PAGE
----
Summary

  • Census 2006 data suggest that Indigenous Australians aged 0–64 years are 2.4 times as likely to need assistance with the core activities of daily living than non–Indigenous people.
  • Among Indigenous Australians aged 45–54 years the rate of need for assistance with core activities is almost 3 times that of non-Indigenous Australians.
  • The employment rate among Indigenous people with disability aged 15–64 years (13%) is significantly lower than among Indigenous people without disability (51%).
  • Reliance on Government pensions and allowances as the principal source of income among Indigenous people (aged 18–64 years) with severe or profound disability is similar to that for all Australians (of similar age and severity of disability).
  • Indigenous households with a member with severe or profound core activity limitations are clustered in the lowest income levels, in contrast to households without a member with disability which have a more even spread across low- and middle-income levels.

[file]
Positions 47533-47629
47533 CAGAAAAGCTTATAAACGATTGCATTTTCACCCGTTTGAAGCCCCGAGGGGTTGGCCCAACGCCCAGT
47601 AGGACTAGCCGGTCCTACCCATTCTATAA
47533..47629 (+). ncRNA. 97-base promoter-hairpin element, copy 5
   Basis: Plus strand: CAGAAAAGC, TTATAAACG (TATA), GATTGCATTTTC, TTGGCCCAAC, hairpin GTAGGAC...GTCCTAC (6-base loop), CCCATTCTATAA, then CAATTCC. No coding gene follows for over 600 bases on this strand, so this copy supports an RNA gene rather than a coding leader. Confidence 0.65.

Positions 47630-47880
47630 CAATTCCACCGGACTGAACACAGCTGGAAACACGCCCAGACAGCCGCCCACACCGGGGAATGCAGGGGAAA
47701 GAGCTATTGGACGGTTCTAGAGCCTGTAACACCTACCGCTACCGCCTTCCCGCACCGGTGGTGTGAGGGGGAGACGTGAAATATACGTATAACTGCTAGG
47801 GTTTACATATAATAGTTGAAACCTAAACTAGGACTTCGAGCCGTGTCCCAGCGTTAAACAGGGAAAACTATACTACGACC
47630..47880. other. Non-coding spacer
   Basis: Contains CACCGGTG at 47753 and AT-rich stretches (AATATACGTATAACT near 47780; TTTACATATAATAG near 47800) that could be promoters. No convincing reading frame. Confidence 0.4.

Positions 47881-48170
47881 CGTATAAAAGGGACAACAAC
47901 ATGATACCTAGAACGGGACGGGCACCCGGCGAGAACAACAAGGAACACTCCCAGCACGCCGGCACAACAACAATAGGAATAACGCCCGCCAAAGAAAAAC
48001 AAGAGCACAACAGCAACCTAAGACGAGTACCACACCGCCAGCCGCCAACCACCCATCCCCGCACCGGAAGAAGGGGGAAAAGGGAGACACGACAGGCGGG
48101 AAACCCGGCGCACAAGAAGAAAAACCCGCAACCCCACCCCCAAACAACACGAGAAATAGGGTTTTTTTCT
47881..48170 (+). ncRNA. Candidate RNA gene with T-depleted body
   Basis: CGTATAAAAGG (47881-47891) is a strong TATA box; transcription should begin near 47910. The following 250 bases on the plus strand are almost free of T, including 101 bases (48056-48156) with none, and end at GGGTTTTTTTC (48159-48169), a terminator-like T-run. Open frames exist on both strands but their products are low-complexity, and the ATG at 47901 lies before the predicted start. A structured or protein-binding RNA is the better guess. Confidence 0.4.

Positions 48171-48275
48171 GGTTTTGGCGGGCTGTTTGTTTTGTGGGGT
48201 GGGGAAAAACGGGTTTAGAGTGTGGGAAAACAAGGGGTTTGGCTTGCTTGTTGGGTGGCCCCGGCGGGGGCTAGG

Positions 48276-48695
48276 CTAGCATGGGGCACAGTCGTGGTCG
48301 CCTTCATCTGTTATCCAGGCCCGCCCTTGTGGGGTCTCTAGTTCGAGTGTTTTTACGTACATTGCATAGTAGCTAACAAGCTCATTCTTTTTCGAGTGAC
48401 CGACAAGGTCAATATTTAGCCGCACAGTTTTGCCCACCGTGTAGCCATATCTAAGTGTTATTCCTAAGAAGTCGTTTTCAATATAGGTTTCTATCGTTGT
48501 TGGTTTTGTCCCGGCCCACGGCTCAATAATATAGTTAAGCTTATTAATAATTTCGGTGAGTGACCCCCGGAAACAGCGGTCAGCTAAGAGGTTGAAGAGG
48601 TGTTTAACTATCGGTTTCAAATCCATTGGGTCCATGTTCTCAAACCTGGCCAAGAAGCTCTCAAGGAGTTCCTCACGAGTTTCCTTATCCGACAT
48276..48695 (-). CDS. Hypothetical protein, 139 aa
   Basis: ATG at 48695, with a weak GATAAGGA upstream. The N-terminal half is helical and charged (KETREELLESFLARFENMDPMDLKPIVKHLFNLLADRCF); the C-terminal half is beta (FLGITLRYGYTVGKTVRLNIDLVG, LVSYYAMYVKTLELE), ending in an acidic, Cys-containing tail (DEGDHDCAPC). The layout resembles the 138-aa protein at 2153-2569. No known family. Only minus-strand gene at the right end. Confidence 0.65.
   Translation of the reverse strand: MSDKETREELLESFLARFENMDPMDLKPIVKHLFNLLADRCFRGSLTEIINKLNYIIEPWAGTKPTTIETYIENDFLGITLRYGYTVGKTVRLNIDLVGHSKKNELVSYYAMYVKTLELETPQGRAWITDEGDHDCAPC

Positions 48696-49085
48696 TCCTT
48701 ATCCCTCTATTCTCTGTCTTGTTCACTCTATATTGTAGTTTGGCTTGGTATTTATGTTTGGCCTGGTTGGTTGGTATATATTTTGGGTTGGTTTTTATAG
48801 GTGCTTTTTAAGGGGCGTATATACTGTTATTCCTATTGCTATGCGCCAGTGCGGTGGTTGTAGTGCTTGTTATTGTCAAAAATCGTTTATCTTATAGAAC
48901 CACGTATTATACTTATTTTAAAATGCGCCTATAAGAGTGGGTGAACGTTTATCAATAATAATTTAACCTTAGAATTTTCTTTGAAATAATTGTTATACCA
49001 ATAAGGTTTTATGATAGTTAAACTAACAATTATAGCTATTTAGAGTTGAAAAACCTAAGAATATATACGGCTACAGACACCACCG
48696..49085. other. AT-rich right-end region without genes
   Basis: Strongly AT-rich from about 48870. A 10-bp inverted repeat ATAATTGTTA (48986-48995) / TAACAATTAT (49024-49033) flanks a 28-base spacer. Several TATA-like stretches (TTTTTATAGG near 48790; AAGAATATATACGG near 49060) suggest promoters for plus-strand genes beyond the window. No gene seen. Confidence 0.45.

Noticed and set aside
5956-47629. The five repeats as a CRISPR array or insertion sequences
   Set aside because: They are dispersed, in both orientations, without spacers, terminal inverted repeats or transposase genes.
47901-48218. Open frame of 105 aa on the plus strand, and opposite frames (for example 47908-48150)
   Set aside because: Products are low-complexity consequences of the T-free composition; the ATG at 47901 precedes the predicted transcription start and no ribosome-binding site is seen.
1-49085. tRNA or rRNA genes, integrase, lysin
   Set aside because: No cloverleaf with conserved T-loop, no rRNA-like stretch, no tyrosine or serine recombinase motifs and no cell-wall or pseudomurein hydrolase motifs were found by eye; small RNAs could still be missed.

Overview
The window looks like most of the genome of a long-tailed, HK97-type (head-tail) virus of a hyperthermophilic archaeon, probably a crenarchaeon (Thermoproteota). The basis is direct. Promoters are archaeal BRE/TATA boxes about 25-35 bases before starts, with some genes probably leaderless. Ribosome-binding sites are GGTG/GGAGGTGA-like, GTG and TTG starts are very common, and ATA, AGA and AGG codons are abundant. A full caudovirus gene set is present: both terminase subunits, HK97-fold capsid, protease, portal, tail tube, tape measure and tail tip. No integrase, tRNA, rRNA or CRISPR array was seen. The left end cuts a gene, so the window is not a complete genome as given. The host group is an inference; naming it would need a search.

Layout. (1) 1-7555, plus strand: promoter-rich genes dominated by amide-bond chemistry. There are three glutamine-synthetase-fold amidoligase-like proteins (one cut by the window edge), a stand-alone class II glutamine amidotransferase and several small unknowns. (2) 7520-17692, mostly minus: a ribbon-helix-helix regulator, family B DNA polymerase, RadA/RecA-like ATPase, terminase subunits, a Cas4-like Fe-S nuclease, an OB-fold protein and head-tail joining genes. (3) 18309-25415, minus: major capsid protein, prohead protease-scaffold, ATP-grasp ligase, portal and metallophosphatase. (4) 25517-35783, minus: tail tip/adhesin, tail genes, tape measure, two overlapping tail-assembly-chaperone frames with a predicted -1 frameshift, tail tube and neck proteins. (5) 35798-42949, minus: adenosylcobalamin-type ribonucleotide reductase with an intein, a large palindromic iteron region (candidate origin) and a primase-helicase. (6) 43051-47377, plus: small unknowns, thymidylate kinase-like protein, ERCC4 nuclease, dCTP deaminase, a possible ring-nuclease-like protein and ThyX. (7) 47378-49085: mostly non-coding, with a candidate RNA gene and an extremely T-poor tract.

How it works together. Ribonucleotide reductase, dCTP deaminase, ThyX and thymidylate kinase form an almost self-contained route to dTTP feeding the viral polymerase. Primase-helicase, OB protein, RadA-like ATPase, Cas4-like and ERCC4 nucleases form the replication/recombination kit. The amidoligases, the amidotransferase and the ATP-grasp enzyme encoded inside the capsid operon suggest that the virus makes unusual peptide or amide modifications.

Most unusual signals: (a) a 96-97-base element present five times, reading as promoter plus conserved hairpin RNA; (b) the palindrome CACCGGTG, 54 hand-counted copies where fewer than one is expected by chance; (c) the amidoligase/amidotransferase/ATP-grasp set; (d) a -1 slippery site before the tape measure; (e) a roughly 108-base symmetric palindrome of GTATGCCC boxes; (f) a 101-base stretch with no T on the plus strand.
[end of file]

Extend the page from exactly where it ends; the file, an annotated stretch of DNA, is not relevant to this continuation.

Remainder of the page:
• Indigenous Australians with severe or profound disability have very low rates of year 12 high school attainment (16%) compared with Indigenous Australians without disability (28%) in the same age range (18–64 years).
  • 30% of Indigenous Australians aged 18–64 years with the most severe levels of disability wanted to pursue further study in the 12 months prior to survey and 13% were unable to do so because of caring or family reasons.
  • On average 14% of Indigenous women and 9% of Indigenous men have caring responsibilities.
  • There are 12,068 Indigenous users of specialist disability services in Australia aged 0–64 years, comprising 5% of all service users. This equates to a service level of about 329 per 1,000 potential population, almost identical to the non-Indigenous service level.
  • Case management (as part of community support) and open employment support are the most commonly used service types by Indigenous Commonwealth State/Territory Disability Agreement-funded service users.
  • 46% of Indigenous Australians aged 18–64 years with severe or profound core activity limitations report problems accessing service providers.
  • Daily smoking is found more commonly among Indigenous Australians with more severe disability (52%) than Indigenous Australians without disability or long-term health conditions (42%) in the 18–64 years age group.